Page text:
Painted Villages

To the west of Krakow is an area known for the folk-art on and in the houses. The painting started out of necessity, and then became an art-form, complete with classes in how to make the stencils and which paints to use for what surfaces… It also shows just how wonderful life was under the Communist governments.

Painted on an old barn

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Silesian Jerusalem

Wambierzyce, Poland, lies in the low mountains south of Wroclaw, in Silesia. It is one of the major pilgrimage sites in Poland, although not one of the better known outside of Poland.  It’s now on the border (almost) of Poland and the Czech Republic. Officially the church is the Basilica of the Visitation of the Virgin, but it popularly called the Silesian Jerusalem.

Did I mention the rather imposing facade? Photo by Jacek Halicki, Used under Fair Use Creative Commons 3.0.

The Madonna of Wambierzyce dates to the 1100s at least, and according to tradition, was first placed in a tree for veneration, then moved to a small church. Which grew. And grew. And is now an absolutely enormous basilica, except that the shrine is not a basilica in the architectural sense. Instead it is small and round, and is based on the Temple in Jerusalem, thus the informal name. If you are confused, no worries. So was I, in part because the great facade of the church was covered in scaffolding when we got there. So no photos of the front, which dominates the little town.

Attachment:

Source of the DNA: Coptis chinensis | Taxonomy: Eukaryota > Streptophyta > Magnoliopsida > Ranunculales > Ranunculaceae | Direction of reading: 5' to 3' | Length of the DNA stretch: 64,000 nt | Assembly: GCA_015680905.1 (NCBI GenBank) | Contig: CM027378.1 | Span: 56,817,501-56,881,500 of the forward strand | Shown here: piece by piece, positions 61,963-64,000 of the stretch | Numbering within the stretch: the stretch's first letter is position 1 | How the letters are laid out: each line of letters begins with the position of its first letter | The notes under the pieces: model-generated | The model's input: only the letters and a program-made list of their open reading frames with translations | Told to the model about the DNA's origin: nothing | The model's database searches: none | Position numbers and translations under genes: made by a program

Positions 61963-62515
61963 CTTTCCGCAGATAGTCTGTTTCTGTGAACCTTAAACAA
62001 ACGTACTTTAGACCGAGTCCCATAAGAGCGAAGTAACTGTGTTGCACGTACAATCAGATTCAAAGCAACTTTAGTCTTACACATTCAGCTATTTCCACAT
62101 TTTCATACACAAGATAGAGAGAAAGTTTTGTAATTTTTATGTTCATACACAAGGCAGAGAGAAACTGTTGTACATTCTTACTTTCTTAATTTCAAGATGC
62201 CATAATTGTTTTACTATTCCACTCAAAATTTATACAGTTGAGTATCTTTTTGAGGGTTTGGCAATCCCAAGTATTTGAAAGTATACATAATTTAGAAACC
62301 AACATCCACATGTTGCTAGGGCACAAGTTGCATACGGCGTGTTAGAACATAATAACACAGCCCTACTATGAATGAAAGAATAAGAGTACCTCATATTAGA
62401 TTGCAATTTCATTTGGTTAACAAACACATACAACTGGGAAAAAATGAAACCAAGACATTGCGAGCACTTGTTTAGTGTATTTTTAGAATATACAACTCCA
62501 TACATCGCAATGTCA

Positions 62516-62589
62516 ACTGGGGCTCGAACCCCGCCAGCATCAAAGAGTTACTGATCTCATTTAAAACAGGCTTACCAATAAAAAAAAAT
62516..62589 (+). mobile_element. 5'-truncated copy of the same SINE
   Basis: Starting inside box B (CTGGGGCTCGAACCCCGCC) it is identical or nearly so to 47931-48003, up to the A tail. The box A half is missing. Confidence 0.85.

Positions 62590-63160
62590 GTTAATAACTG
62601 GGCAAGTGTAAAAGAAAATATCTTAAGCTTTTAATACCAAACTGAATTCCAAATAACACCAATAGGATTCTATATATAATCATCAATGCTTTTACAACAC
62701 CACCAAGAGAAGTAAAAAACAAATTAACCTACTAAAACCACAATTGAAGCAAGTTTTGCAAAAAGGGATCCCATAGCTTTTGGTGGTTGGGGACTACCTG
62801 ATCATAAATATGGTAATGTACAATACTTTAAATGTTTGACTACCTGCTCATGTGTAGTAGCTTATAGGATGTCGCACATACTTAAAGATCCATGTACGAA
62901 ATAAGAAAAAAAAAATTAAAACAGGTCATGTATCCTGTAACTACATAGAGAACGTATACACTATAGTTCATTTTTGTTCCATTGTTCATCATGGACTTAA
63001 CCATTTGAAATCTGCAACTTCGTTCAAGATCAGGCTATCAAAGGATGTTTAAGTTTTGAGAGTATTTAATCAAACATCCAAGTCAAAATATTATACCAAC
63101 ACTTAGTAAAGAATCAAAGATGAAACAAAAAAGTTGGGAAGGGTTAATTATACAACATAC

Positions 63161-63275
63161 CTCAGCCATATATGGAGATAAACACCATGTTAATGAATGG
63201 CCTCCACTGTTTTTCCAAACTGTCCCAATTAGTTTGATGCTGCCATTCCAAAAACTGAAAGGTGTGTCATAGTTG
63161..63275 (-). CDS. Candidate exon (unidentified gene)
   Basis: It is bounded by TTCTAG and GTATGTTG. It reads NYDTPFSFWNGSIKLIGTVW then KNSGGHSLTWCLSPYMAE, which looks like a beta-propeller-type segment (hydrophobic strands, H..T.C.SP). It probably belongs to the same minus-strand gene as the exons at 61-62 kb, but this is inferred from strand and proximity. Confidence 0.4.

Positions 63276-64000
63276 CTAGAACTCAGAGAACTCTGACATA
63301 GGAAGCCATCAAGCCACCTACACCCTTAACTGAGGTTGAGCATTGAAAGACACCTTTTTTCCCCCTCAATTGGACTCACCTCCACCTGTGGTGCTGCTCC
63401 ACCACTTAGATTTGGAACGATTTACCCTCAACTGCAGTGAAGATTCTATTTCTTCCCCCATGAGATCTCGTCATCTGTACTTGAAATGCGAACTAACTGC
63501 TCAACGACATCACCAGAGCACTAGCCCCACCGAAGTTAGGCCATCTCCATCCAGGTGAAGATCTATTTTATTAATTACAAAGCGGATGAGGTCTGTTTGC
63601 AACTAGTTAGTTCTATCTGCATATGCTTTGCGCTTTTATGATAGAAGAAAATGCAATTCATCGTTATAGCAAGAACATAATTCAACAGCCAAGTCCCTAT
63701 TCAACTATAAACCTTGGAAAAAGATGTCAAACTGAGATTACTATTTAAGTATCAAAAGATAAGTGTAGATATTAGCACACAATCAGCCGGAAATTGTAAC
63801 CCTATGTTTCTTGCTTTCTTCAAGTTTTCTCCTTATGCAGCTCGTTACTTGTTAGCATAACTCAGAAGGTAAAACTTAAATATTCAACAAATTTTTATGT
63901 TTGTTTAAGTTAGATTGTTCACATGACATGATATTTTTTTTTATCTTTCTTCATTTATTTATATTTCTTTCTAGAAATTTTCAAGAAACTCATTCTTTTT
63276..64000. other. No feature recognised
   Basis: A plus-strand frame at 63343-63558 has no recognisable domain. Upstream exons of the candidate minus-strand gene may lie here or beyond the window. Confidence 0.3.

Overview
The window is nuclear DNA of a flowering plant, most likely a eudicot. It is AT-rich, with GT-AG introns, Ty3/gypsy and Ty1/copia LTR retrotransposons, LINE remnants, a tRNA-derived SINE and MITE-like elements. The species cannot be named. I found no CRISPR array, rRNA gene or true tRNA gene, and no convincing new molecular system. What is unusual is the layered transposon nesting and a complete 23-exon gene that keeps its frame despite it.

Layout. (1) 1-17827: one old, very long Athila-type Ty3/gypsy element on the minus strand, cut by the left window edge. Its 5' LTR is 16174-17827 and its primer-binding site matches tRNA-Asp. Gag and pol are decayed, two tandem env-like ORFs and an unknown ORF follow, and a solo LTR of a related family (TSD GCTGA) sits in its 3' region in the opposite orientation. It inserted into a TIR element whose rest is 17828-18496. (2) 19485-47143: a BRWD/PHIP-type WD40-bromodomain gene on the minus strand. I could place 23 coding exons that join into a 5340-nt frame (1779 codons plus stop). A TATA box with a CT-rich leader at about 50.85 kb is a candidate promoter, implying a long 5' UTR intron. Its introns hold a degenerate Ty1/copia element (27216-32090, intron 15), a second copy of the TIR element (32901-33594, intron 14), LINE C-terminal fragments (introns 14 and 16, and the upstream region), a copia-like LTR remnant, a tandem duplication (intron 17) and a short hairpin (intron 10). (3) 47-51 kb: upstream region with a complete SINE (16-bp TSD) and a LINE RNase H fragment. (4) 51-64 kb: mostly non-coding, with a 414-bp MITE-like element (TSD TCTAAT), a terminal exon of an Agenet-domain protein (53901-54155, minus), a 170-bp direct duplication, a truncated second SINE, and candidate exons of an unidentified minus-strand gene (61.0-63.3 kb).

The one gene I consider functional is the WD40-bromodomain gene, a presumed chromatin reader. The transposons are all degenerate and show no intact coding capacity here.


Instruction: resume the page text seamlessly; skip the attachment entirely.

The miraculous Madonna is in there.

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Boskovice’s Past

Boskovice’s past goes back to the 1000s, possibly farther. It sat on a minor trade route, and appears in documents in the 1000s. It is in Moravia, south of the larger city of Brno, in a lovely highland region. And it has one of the best preserved synagogue’s in the Czech Republic, the Big Synagogue. The map above shows the Jewish Quarter, including the Big Synagogue (H) [the prominent black building in the cluster of structures in the center of the map] and Little Synagogue (I).

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Southern Instruments

So, let’s move on to look at some pipe organs from Central Europe. These are all from south of Frankfurt, more or less.

This is from the Church of Peter and Paul in Krakow, Poland. Yes, it is a rather modern instrument. The Poles did a lot of repairing and upgrading after 1989. And a fair amount in 1979, as much as the Communist government would permit, when the Polish Pope came to visit.

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North German Instruments

Back in 2008 or 2009, I took an organists tour of Switzerland, Alceis, and Germany. We averaged two or three instruments per day, and everyone who so chose got to play on each instrument. The exception was Wittenberg, because they were having roof problems. Sib-in-law had to sign a very long waiver that said, in essence, if something falls onto your head while you are playing, you won’t sue us. This was before I had a digital camera, so I didn’t take pictures.

(Digression) One thing that surprises people is how small true, unmodified Bach organs are. The churches were also small, and constructed with acoustics for instruments and human voices. They can still shake your bones with sound, but your ears won’t hurt. (End of digression.)